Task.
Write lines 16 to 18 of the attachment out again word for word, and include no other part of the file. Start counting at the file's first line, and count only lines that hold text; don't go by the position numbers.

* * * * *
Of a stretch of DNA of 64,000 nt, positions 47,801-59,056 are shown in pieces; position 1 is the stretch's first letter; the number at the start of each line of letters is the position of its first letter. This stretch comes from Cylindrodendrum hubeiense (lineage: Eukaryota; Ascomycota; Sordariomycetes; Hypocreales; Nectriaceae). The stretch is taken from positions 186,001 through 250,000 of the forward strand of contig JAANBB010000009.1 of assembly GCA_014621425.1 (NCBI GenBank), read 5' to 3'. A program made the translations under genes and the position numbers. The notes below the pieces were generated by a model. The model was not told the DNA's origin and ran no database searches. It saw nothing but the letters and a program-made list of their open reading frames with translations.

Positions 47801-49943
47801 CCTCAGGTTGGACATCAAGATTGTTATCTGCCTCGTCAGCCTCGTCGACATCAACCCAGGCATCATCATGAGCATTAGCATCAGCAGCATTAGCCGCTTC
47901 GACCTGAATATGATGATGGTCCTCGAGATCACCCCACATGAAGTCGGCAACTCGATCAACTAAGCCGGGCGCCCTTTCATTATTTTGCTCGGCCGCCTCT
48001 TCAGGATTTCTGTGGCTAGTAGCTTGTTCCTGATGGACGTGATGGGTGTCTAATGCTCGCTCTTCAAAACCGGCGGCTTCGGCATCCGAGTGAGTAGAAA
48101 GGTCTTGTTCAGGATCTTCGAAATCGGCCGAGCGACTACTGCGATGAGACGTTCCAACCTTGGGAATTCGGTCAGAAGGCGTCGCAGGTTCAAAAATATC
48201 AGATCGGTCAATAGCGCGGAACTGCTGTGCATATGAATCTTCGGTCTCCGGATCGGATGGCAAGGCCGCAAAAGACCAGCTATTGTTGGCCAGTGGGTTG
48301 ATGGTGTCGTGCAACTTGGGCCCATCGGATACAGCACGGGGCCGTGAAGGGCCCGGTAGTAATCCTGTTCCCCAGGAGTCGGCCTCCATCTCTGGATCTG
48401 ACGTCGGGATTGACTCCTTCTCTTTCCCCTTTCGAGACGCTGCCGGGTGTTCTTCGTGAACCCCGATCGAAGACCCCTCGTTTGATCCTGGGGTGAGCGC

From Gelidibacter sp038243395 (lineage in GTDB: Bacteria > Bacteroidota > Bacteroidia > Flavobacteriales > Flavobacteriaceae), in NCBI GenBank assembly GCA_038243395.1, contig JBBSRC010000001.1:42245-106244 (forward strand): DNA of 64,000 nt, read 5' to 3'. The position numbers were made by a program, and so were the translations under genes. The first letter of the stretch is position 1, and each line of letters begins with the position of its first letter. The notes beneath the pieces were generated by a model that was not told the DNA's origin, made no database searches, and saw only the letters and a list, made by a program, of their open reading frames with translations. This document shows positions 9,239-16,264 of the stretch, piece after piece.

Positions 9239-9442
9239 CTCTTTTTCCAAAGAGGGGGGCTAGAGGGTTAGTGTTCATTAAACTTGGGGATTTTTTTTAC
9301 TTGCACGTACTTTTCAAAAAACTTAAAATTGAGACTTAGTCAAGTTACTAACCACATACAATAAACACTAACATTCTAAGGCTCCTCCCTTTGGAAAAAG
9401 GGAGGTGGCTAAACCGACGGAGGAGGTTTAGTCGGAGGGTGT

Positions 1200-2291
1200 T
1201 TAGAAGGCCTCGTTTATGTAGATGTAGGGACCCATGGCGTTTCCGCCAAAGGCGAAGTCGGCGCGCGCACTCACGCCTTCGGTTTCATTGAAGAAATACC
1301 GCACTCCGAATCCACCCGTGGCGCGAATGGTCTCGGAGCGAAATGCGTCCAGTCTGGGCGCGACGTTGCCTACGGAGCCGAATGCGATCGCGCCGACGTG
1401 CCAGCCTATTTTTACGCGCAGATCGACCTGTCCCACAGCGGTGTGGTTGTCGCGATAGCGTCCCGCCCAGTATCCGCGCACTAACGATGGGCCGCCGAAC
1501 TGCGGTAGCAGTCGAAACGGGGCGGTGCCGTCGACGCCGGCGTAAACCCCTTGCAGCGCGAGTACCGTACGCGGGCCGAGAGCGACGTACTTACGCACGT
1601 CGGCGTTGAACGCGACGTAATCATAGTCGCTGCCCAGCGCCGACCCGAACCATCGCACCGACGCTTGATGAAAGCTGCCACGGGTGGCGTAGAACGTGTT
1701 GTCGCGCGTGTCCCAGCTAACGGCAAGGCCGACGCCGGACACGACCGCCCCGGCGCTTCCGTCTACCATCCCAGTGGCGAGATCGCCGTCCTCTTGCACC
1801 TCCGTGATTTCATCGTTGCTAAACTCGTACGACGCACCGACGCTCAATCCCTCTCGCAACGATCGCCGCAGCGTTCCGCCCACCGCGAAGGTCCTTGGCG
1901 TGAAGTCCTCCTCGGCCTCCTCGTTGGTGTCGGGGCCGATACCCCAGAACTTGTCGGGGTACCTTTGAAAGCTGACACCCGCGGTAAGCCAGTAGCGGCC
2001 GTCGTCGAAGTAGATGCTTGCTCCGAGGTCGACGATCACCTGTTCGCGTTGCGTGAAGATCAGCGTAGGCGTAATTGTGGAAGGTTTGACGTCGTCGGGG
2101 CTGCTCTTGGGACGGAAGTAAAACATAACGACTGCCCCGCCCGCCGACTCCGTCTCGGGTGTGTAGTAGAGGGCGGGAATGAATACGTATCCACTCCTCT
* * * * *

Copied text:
1200 T
1201 TAGAAGGCCTCGTTTATGTAGATGTAGGGACCCATGGCGTTTCCGCCAAAGGCGAAGTCGGCGCGCGCACTCACGCCTTCGGTTTCATTGAAGAAATACC
1301 GCACTCCGAATCCACCCGTGGCGCGAATGGTCTCGGAGCGAAATGCGTCCAGTCTGGGCGCGACGTTGCCTACGGAGCCGAATGCGATCGCGCCGACGTG